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Four Steps to Cooler @Descriptions

by Abby Goutal

You never get a second chance to make a first impression. In the MUSH world, first impressions are given by your name and your @desc. Now names are not all that tricky a field; there are only a couple of ways you can go wrong, and to be frank, if you believe that SexyDeath is a really cool name to be roleplaying under, then the finer points of self-description are not what you need to be studying.
Sexy Death

Can death be sexy?

Granted, then, that you have a fairly normal character name, the first thing your fellow players will have to judge is your @description. So you want it to look as good as possible -- not in the same sense that you, yourself, try to look as good as possible before going out in public, not as nice as possible, but as well-written, as descriptive as you can.

Let me assume that you already know not to dictate the viewer's response to you, not to settle for a one-line @desc, and not to say "She looks exactly like Rita Hayworth, except for the hair color". There are then four basic ways in which you can ensure your @desc has class:

1. Be correct.

This means pay attention to grammar and spelling. Don't groan. I know not everyone is a whiz at these things; but you're entering a text environment, where spelling and grammar are as basic as hygiene and manners. Ignore them, and people will avoid you. You can take all the time you need to get it right; show it to your English teacher, run it through your spell-checker, look up words you aren't sure of in the dictionary, ask a friend or an admin to check it if you're writing in a language you're not used to.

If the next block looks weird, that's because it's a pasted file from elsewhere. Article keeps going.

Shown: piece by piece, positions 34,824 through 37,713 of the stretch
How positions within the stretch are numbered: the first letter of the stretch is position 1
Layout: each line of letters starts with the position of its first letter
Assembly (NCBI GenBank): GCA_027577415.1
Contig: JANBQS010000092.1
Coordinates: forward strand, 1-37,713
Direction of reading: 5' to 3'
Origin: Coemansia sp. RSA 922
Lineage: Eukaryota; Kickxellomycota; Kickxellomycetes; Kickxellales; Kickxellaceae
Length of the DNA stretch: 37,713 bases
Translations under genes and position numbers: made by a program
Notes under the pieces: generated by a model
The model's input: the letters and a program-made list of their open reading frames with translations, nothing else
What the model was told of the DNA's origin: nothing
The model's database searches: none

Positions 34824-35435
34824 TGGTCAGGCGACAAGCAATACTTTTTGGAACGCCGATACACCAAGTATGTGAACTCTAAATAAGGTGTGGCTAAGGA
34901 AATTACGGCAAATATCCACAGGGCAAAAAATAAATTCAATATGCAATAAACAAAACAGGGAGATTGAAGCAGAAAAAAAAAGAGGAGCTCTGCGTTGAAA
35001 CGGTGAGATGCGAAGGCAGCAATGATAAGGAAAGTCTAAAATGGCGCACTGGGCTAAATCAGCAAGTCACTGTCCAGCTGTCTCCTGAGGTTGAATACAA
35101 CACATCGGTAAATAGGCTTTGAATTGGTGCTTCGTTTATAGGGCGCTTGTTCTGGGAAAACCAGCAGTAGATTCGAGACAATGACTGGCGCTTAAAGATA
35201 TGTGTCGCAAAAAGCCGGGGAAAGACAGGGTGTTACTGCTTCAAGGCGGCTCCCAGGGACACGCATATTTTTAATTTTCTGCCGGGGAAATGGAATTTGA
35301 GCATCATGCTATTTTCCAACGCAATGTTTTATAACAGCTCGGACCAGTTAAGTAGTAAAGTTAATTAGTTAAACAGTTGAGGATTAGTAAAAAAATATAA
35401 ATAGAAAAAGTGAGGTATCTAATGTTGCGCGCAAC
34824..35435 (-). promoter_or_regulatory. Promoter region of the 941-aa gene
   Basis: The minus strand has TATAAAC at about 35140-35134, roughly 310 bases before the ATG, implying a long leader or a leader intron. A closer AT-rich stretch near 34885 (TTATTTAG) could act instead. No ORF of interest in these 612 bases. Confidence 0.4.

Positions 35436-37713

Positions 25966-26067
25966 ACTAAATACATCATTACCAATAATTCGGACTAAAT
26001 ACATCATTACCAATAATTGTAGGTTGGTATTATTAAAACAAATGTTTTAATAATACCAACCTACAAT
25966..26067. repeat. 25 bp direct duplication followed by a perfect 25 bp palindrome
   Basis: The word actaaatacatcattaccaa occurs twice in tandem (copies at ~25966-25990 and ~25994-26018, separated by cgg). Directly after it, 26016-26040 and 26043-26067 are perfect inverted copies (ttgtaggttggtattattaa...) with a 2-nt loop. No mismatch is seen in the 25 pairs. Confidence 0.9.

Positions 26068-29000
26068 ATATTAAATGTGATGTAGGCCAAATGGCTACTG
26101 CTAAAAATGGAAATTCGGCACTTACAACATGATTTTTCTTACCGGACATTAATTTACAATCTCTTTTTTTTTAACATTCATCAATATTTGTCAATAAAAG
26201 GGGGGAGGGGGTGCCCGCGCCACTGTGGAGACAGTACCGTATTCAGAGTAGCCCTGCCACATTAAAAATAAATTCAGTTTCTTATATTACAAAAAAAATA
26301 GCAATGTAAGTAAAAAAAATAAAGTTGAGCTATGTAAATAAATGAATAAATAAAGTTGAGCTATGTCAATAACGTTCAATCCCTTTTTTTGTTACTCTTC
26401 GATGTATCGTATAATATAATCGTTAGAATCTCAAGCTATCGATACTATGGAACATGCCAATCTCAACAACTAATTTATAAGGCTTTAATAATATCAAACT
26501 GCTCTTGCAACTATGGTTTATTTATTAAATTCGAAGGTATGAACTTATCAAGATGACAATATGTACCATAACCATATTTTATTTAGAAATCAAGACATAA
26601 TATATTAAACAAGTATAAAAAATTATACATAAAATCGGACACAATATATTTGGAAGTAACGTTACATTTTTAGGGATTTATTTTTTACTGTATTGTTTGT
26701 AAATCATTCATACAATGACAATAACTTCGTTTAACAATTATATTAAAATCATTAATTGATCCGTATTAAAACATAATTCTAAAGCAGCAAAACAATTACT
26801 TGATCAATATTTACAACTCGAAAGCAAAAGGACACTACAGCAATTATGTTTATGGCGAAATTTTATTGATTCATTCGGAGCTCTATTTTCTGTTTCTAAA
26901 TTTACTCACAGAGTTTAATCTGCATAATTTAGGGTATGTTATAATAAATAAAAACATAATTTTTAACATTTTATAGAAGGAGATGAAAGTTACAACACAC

2. Be concise.

Though many people now use spiffy software like MUSHclient or SimpleMU to connect to MUSHes, many others are still using plain old telnet, frequently without the benefit of scrollback. For these players, lengthy @descriptions can be a disaster, and even for the rest of us they're sometimes a pain in the neck.

But that's only part of the case for conciseness. MUSHers have, of necessity, a short attention span. In the midst of a lively conversation or dramatic roleplay scene, there's not time to read a sixty-line @desc in full. By the time you've finished observing every freckle, curve, and dressmaking detail, you've completely lost track of what's going on.

Other players will take certain details for granted. For instance, they'll typically assume that a male character is clean-shaven, or that a female one is more slender than not, until they're told otherwise. Of the infinite variety of possible characteristics, the only ones that should never be left out are hair and eye color, height, and approximate age. Beyond that, include only the distinctive. Your character's facial scars are essential, the shape of his nose is not.

3. Be evocative.